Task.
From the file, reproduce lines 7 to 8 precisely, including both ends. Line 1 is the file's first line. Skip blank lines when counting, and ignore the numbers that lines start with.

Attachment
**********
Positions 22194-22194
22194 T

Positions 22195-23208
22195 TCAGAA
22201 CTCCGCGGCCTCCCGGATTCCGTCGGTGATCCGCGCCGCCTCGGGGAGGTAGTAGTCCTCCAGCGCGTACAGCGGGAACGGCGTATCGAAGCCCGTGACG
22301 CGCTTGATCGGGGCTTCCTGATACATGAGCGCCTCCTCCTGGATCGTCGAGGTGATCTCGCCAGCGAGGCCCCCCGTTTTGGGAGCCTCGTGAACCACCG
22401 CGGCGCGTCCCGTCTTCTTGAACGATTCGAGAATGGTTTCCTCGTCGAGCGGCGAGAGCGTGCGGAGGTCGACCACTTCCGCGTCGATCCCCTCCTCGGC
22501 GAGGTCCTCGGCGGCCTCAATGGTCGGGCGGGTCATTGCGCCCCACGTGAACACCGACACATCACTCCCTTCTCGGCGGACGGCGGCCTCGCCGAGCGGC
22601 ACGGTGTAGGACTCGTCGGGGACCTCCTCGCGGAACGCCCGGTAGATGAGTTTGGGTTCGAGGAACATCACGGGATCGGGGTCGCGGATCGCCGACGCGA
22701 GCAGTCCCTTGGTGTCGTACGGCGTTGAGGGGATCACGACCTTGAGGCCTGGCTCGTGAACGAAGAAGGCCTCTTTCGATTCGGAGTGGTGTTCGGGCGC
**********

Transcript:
22401 CGGCGCGTCCCGTCTTCTTGAACGATTCGAGAATGGTTTCCTCGTCGAGCGGCGAGAGCGTGCGGAGGTCGACCACTTCCGCGTCGATCCCCTCCTCGGC
22501 GAGGTCCTCGGCGGCCTCAATGGTCGGGCGGGTCATTGCGCCCCACGTGAACACCGACACATCACTCCCTTCTCGGCGGACGGCGGCCTCGCCGAGCGGC